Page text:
ALLENDALE — Trustees at Grand Valley State University today named Philomena Mantella as its next president.
Mantella succeeds Tom Haas, GVSU’s president since 2006 who plans to retire on June 30. Haas will continue at GVSU as a chemistry professor in the College of Liberal Arts and Sciences.
Mantella comes to GVSU from Northeastern University in Boston, where she serves as senior vice president and CEO of Lifelong Learning Network.
“Dr. Mantella is the right person at the right time to become the president of Grand Valley,” said John Kennedy, chairman of GVSU’s Presidential Search Advisory Committee.
“She’s a worthy successor to President Haas and his predecessors and exceeds the high expectations we established in this presidential search,” Kennedy said. “She is passionately committed to our liberal education model of small classes led by a very distinguished faculty. She has vast experienced across the wide arc of higher ed, especially in student life, enrollment management and program development, and knows how to navigate and succeed in a very competitive marketplace.”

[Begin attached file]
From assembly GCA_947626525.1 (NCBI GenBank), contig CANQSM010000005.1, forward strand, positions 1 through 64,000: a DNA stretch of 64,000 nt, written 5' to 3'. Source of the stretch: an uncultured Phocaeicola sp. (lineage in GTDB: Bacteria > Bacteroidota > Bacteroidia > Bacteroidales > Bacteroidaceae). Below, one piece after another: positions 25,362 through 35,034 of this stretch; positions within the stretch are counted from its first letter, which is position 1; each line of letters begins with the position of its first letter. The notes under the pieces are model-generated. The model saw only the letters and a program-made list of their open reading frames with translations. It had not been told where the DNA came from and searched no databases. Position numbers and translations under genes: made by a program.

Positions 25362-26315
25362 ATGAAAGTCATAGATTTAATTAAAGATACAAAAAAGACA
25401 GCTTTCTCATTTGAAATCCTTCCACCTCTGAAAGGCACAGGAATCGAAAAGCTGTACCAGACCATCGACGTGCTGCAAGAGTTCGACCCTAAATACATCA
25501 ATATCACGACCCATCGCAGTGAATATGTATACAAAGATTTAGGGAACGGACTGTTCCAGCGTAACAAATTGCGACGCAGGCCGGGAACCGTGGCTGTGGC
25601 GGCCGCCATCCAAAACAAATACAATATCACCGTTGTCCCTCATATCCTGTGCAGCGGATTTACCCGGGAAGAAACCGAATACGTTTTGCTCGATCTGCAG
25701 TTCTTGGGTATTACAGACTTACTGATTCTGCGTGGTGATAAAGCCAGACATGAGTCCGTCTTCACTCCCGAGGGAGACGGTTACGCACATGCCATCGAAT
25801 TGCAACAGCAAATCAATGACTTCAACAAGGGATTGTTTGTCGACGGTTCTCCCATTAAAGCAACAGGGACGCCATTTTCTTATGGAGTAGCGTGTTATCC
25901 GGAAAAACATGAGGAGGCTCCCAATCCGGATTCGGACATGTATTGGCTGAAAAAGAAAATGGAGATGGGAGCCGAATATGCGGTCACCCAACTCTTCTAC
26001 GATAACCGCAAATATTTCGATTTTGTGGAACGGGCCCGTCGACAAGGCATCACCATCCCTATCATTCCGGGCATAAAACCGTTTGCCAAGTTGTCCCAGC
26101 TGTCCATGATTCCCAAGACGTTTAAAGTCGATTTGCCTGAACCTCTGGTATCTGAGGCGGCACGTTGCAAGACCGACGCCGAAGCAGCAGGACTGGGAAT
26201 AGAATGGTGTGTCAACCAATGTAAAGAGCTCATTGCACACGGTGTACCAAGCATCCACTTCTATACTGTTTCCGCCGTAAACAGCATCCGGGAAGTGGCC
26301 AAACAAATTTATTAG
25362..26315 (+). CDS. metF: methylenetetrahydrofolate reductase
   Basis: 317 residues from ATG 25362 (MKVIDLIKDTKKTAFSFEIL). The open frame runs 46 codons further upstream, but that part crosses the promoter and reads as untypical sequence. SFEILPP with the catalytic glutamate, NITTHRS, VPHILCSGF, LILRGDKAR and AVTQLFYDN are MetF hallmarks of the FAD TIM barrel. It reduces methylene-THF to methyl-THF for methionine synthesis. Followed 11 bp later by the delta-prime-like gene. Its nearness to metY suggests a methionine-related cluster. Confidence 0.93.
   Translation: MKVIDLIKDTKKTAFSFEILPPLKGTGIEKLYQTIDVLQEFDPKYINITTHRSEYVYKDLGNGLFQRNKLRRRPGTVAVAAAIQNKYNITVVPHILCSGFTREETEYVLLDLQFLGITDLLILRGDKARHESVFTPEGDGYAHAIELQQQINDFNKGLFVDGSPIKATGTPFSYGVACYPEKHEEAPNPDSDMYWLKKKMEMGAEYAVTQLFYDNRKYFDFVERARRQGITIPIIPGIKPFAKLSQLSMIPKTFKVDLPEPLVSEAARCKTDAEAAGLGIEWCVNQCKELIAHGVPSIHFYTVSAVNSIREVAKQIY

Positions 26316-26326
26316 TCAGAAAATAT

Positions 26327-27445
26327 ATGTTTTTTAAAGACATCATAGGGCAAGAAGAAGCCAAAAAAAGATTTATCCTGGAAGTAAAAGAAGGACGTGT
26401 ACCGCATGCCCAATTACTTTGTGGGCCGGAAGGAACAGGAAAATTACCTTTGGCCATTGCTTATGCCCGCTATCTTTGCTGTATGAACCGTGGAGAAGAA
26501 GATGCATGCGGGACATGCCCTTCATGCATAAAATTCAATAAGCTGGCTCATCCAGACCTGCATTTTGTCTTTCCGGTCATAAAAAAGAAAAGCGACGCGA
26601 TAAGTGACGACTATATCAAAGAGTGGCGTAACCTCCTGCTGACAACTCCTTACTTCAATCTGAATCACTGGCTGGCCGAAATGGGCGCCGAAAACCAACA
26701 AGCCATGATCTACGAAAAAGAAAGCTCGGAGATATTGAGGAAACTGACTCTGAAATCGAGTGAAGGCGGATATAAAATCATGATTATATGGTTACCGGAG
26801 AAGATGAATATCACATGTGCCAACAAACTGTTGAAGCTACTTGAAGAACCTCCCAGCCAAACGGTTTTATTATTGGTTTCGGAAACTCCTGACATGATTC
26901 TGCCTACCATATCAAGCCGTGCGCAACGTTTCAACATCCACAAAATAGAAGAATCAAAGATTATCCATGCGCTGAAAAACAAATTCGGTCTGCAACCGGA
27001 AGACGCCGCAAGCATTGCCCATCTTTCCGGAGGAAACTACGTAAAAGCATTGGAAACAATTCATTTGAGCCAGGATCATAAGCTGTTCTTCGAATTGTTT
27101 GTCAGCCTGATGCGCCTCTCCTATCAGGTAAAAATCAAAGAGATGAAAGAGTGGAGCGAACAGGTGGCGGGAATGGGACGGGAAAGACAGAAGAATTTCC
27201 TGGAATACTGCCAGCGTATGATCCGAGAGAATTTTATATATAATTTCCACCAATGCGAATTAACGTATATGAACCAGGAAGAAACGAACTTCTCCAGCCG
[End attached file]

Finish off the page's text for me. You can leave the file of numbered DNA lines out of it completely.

GVSU trustees unanimously approved a five-year contract for Mantella starting July 1. She will receive a first-year salary of $480,000.
Mantella, who’s been with Northeastern University for 18 years, earned a Ph.D. in college and university administration from Michigan State University and master’s and bachelor’s degrees in social work from Syracuse University. She’s the first woman appointed president in GVSU’s nearly 60-year history.
“I’m absolutely humbled and thrilled to be elected Grand Valley State University’s fifth president,” Mantella said following her appointment this morning by trustees.
“I want you to know that I’ve have fallen hard for this university, its incredible students, its talented faculty and staff, and this beautifully intertwined community,” she said. “Grand Valley State University has the triple threat. One, it fulfills its mission as a true economic development driver. Two, it shaped a high-quality community of learning for the 21st century. And three, it’s become a model for creating and accessing pathways to prosperity, all situated in a state whose star is on the rise.”